Timothy Diette, assistant professor of economics at Washington and Lee; Arthur Goldsmith, the Jackson T. Stephens Professor of Economics at Washington and Lee; Darrick Hamilton of New School University William Darity Jr. of Duke University and Katherine McFarland, a recent Washington and Lee graduate, used data on women drawn from three major surveys.
The surveys were "harmonized" so they could be merged, resulting in a sample of 8,109 women. The surveys gathered information on the women's experiences throughout their life, which the researchers divided into four different stages of the life-cycle: adolescence ages 12-17, early emerging adulthood ages 18-22, late emerging adulthood ages 23-29 and early middle age ages 30-45. Analysis for each stage was confined to women with good mental health.
The study, published online in Social Science Quarterly, found 7.7 percent of women reported being stalked by the age of 45. For women ages 18-22, those who experienced stalking, but not sexual assault, had an estimated 113 percent greater odds of suffering their first bout of psychological distress than women of the same age who were never stalked.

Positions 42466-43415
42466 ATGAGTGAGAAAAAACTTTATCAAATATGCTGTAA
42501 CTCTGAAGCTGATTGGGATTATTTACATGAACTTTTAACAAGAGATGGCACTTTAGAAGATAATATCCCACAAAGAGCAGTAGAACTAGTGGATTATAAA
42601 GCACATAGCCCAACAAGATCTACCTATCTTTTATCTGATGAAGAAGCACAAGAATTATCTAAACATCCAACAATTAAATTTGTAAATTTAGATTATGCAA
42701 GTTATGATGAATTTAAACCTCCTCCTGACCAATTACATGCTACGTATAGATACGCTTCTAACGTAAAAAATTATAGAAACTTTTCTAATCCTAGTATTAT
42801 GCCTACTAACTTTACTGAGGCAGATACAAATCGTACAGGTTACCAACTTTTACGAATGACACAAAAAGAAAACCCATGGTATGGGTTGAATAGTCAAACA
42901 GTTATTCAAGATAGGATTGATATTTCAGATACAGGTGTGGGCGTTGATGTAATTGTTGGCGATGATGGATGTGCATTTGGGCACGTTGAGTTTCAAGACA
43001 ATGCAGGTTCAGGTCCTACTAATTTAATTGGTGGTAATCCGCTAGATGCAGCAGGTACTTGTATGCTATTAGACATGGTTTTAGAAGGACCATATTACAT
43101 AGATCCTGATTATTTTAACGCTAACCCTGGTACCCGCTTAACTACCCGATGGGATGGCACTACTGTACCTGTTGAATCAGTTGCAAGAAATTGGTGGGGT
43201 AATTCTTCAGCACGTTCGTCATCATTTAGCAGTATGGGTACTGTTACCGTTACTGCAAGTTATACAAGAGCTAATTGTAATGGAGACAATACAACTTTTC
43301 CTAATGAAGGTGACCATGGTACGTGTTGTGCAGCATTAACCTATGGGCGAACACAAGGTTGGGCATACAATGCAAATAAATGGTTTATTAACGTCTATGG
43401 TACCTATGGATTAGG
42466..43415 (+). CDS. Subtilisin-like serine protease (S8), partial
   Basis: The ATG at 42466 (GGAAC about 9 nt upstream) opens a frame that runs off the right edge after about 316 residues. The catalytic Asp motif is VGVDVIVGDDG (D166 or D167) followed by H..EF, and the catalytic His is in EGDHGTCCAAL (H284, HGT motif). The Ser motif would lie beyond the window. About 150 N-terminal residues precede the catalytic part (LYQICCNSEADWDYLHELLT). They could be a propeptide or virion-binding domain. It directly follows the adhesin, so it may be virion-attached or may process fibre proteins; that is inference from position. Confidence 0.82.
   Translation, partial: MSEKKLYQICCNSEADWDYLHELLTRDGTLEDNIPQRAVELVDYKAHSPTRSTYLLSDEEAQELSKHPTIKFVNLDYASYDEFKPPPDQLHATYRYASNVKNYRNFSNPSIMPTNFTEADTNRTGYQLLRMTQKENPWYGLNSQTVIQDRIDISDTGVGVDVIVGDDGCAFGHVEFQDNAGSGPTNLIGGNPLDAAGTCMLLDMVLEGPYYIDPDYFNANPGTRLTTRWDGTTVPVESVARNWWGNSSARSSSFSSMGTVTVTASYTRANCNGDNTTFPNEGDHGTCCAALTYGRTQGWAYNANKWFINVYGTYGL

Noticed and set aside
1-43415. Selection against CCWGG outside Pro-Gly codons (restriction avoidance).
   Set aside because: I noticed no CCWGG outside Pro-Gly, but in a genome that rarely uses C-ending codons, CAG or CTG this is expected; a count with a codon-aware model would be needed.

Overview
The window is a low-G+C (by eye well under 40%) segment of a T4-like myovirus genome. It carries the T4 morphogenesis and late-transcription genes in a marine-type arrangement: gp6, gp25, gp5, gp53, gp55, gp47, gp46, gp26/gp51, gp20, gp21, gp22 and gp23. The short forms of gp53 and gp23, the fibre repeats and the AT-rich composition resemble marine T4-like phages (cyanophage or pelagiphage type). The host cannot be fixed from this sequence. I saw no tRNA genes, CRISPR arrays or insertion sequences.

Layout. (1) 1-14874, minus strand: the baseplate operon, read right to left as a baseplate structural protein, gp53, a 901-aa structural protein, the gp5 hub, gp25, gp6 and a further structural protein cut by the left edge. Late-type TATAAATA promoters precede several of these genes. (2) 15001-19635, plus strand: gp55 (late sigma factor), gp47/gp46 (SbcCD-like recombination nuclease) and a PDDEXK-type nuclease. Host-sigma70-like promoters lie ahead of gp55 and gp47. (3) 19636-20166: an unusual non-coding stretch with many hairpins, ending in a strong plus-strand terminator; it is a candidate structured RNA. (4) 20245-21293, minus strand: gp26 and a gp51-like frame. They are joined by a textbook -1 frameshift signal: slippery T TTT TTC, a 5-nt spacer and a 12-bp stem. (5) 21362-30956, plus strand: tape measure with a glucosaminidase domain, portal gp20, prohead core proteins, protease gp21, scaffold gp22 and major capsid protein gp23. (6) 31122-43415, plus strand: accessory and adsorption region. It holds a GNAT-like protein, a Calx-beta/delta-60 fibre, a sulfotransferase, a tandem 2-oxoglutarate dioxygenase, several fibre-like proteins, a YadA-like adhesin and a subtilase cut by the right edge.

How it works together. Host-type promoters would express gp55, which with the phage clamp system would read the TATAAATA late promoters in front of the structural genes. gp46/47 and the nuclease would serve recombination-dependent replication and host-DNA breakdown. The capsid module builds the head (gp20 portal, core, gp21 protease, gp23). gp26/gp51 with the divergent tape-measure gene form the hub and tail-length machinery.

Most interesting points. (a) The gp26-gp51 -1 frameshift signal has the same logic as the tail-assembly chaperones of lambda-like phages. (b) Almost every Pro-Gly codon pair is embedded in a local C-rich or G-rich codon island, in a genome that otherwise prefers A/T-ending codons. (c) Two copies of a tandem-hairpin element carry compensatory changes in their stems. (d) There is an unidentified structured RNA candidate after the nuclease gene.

However, women who were between ages 23-29 and who are stalked were 265 percent more likely to have mental health issues while those between ages 30 and 45 had 138 percent greater odds compared to women who never faced this type of trauma.
"I think the major implication of our findings is that while not everyone takes stalking seriously because in most cases nothing physical happened, the detrimental impact is clear," Diette said in a statement. "This study helps raise awareness that in many cases it's a really scarring event that causes real-life psychological outcomes for victims' mental health and their ability to function in society."